“So you know. So what?” Alastair laughed, short and sharp. The crows tittered in response and Norman’s phone made a noise that echoed his own laugh. That unnerved him a touch, but he kept on. Taking a step toward Norman, he lowered his voice. “You can’t do a damned thing about it. You’re done. Your wife is mine.” He leaned in, loomed over him.

Norman ducked his head. “No. I guess I really can’t. I’m a small man with no power and certainly no hidden bank accounts. I wonder, Alastair. Does the board know just how much you’ve siphoned off the projects you’ve controlled?”

“Now you just wait”, Alastair said and grabbed Norman by the shoulder of his rumpled suit. Every crow in the courtyard grumbled but Norman didn’t even try to resist. Instead, he tapped his phone’s screen and it made a sound. This time, Alastair heard it clearly. It said “Foooooooood”, low and guttural. He let go, his fingers numb. A thought occurred to him slowly, like a shadow crossing over a sunny glade.

Norman sighed. “Yes, Alastair. I know the account numbers. I even known your pass codes. Like I said, crows have very good hearing. And you are not very quiet.” He shrugged himself free from the bigger man’s grip, stood, and took a couple of steps away from the bench. “I wonder how loud you will be in the end.” He raised the phone to his mouth and made a croaking, cawing noise that choked off at the end.

Alastair finally realized his fate as the nearest crows lit down from the tree onto the bench near him, their black-dot eyes full of naked hunger. He heard a rushing hiss behind him, like a sudden great breeze had moved a pile of leaves. He looked over his shoulder and saw the crows coming. In a panic, he tried to run but he had nowhere to go. The crows were all around him — above and at his feet, at the back of his neck and his face — pecking. They drew blood quickly and Alastair screamed.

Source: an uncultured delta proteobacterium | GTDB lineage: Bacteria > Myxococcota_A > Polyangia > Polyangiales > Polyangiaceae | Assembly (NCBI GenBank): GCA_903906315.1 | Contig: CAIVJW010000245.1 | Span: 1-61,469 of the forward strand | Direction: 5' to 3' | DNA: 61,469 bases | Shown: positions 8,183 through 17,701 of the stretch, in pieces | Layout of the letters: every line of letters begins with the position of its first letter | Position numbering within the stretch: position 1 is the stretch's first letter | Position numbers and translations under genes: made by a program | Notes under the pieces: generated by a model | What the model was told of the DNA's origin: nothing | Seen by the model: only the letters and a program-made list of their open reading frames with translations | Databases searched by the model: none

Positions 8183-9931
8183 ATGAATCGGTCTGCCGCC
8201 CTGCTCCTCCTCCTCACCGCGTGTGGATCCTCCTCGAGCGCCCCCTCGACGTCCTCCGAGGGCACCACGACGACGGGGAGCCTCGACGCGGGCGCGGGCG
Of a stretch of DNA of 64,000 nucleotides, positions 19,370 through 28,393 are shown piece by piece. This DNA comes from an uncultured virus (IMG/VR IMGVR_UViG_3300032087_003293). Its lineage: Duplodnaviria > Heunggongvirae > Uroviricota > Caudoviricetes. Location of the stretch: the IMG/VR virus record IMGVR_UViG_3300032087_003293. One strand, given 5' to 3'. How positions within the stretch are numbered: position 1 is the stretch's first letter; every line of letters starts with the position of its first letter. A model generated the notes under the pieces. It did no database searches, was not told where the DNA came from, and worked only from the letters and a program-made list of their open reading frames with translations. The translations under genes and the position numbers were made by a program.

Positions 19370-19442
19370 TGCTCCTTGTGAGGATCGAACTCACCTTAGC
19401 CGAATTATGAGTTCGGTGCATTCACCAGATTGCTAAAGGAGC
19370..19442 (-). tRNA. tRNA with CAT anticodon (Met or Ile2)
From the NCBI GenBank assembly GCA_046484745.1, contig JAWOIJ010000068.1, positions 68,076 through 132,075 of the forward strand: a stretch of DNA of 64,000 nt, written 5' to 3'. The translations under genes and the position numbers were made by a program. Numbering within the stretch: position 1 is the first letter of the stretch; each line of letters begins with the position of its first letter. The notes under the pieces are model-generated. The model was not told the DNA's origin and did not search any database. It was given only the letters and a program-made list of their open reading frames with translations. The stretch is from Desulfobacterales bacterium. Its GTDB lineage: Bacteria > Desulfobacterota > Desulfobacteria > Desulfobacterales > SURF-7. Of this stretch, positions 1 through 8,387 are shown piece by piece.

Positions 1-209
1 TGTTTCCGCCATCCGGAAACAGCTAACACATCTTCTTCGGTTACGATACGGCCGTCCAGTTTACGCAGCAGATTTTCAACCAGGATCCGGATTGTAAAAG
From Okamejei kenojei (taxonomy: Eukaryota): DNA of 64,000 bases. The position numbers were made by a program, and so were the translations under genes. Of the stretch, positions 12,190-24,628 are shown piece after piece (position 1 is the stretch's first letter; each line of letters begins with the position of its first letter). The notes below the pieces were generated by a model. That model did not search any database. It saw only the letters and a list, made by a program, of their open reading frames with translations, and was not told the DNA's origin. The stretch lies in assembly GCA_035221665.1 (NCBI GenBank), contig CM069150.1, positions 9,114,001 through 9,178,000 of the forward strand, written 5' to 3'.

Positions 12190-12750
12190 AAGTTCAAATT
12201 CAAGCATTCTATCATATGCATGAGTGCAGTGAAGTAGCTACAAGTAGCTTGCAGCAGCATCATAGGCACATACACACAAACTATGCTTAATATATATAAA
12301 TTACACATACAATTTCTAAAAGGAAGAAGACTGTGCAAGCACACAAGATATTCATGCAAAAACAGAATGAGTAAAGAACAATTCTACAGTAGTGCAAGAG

“NORMAN! Help me! Call them off!” But there was no answer. Norman was gone as surely as if he had sprouted wings and flown away. Suddenly, as the blood flowed from a thousand small wounds, he had a funny thought. Maybe the crows had carried Norman back to his home, gripped kindly in the claws that rent and tore at him. Wouldn’t that be a sight? Wouldn’t Carolyn be surprised to see that when she opened the door?

And that was the last thing he thought as the murder of crows lived up to the name.



This started out as a 100-word story then…grew. I like the result, though. I wanted a story that felt a lot like it belonged in a show like The Twilight Zone or Alfred Hitchcock Presents. You may want to envision the scene in black and white. In fact, you might find the crows more menacing if you do.

I wrote with with minimal editing. Consider it an experiment that might bring me a touch closer to being the sort of writer I want to be — the sort that cranks out cool stories you’ll love on a frequent basis. I’m not up to writing a short story every day like Dean Wesley Smith did last month, but I bet I can do one a week. Assuming this one works well enough.

What do you think? Does it work well enough?

(Photo courtesy of the NYPL Digital Collection.)